Date Available


Year of Publication


Degree Name

Doctor of Philosophy (PhD)

Document Type

Doctoral Dissertation


Arts and Sciences



First Advisor

Dr. Heide Gluesing-Luerssen


Codes can be represented by edge-labeled directed graphs called trellises, which are used in decoding with the Viterbi algorithm. We will first examine the well-known product construction for trellises and present an algorithm for recovering the factors of a given trellis. To maximize efficiency, trellises that are minimal in a certain sense are desired. It was shown by Koetter and Vardy that one can produce all minimal tail-biting trellises for a code by looking at a special set of generators for a code. These generators along with a set of spans comprise what is called a characteristic pair, and we will discuss how to determine the number of these pairs for a given code. Finally, we will look at trellis dualization, in which a trellis for a code is used to produce a trellis representing the dual code. The first method we discuss comes naturally with the known BCJR construction. The second, introduced by Forney, is a very general procedure that works for many different types of graphs and is based on dualizing the edge set in a natural way. We call this construction the local dual, and we show the necessary conditions needed for these two different procedures to result in the same dual trellis.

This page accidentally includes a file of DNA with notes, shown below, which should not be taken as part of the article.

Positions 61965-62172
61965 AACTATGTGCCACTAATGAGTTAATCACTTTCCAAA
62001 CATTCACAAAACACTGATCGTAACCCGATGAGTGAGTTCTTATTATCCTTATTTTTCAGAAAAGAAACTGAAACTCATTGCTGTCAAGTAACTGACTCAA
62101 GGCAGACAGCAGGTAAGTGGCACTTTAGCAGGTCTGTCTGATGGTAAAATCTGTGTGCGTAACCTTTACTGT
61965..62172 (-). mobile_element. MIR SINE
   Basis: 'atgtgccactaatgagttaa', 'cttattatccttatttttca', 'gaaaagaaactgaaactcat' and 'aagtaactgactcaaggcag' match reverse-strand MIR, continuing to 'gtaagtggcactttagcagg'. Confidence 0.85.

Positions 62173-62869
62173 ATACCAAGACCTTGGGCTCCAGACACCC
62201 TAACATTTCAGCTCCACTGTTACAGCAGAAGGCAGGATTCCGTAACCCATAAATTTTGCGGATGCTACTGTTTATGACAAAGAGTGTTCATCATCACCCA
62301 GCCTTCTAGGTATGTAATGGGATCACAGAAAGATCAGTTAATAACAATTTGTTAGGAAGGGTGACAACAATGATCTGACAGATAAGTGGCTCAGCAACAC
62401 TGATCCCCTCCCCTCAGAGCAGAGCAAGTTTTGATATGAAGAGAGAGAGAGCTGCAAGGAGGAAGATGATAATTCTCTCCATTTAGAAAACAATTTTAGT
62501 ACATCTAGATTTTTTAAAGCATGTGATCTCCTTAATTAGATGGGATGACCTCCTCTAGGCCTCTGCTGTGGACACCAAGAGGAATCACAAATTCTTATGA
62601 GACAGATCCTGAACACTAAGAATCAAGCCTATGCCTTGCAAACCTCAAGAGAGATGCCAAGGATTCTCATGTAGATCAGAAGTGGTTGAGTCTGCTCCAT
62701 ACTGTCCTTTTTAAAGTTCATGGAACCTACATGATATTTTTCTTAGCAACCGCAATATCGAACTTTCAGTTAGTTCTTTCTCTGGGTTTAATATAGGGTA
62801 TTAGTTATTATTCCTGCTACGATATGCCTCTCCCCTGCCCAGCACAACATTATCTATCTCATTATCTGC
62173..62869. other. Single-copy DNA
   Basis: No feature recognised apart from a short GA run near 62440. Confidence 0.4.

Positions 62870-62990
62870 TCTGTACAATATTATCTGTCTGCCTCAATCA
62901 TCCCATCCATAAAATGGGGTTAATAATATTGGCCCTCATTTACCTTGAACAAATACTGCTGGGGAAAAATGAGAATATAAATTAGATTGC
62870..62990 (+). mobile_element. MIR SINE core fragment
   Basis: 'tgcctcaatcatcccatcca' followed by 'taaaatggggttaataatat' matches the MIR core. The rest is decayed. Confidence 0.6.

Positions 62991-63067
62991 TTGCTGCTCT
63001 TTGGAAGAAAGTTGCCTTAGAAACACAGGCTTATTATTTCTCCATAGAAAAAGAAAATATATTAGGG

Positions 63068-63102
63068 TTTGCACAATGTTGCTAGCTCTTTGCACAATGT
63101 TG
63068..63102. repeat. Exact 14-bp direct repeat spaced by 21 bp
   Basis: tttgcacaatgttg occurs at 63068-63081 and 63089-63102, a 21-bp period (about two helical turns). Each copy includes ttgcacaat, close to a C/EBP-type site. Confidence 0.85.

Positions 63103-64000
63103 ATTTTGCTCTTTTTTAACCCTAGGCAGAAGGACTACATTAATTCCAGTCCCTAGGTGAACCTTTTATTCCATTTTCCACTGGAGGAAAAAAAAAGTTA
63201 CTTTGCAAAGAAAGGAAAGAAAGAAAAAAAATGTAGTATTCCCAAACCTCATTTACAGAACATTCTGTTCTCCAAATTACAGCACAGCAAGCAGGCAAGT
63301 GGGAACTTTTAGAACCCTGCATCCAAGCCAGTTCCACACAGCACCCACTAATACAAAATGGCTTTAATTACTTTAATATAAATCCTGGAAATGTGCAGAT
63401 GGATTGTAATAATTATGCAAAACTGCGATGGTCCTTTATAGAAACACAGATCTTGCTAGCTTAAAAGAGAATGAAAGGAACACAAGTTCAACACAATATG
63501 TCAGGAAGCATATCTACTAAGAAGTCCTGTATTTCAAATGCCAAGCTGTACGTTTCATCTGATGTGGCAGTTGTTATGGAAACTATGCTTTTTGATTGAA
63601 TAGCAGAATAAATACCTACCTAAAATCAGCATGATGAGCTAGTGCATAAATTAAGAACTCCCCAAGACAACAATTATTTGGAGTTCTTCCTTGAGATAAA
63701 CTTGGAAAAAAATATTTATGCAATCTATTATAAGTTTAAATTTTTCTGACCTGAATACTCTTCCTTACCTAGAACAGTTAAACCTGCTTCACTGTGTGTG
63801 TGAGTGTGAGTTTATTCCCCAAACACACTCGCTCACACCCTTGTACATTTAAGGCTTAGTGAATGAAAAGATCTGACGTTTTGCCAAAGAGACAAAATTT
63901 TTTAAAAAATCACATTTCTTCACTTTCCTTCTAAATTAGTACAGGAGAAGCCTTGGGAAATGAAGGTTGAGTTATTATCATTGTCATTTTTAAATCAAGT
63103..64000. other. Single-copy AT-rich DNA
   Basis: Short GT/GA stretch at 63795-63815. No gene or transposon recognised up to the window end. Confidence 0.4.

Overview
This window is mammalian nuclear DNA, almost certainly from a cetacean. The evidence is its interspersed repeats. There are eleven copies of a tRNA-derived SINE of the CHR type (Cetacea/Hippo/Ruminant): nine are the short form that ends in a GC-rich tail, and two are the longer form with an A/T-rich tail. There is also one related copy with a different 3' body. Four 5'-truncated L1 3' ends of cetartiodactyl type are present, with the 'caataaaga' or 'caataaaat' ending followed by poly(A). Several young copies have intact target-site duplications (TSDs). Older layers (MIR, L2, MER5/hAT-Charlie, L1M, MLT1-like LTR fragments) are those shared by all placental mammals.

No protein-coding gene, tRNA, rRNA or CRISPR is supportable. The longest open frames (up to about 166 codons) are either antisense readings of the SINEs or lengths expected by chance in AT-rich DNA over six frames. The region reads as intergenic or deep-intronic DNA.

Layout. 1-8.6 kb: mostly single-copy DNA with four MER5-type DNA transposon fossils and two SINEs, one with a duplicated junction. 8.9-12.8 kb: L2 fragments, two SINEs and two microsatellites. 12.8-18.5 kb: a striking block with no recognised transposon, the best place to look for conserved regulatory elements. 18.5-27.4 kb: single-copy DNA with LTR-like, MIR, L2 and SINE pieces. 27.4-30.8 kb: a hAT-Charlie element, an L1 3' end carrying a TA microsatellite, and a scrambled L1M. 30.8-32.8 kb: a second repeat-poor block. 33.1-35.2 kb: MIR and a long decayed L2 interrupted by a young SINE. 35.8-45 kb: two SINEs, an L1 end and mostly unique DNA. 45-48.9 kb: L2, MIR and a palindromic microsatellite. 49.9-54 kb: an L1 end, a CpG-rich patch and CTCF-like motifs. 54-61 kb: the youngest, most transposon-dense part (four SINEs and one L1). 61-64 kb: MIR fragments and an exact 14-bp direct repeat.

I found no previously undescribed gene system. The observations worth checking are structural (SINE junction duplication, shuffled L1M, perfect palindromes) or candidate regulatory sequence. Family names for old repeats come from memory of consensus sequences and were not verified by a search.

Included in

Mathematics Commons